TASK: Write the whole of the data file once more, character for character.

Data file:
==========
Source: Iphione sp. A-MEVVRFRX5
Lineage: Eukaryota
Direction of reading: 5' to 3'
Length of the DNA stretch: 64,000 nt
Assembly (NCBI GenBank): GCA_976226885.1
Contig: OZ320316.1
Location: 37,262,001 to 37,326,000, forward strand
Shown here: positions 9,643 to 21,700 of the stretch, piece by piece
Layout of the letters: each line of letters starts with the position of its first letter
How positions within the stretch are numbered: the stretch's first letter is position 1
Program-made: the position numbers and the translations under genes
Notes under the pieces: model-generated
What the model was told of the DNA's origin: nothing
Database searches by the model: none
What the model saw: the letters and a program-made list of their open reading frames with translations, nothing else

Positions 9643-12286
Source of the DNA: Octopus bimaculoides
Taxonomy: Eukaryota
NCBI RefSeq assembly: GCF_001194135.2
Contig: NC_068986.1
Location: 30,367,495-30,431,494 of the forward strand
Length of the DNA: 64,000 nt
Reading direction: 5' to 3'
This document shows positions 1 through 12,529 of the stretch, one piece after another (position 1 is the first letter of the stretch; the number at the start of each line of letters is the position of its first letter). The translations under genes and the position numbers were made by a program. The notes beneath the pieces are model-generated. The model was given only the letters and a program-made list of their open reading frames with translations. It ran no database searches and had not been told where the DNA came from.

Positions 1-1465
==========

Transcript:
Source: Iphione sp. A-MEVVRFRX5
Lineage: Eukaryota
Direction of reading: 5' to 3'
Length of the DNA stretch: 64,000 nt
Assembly (NCBI GenBank): GCA_976226885.1
Contig: OZ320316.1
Location: 37,262,001 to 37,326,000, forward strand
Shown here: positions 9,643 to 21,700 of the stretch, piece by piece
Layout of the letters: each line of letters starts with the position of its first letter
How positions within the stretch are numbered: the stretch's first letter is position 1
Program-made: the position numbers and the translations under genes
Notes under the pieces: model-generated
What the model was told of the DNA's origin: nothing
Database searches by the model: none
What the model saw: the letters and a program-made list of their open reading frames with translations, nothing else

Positions 9643-12286
Source of the DNA: Octopus bimaculoides
Taxonomy: Eukaryota
NCBI RefSeq assembly: GCF_001194135.2
Contig: NC_068986.1
Location: 30,367,495-30,431,494 of the forward strand
Length of the DNA: 64,000 nt
Reading direction: 5' to 3'
This document shows positions 1 through 12,529 of the stretch, one piece after another (position 1 is the first letter of the stretch; the number at the start of each line of letters is the position of its first letter). The translations under genes and the position numbers were made by a program. The notes beneath the pieces are model-generated. The model was given only the letters and a program-made list of their open reading frames with translations. It ran no database searches and had not been told where the DNA came from.

Positions 1-1465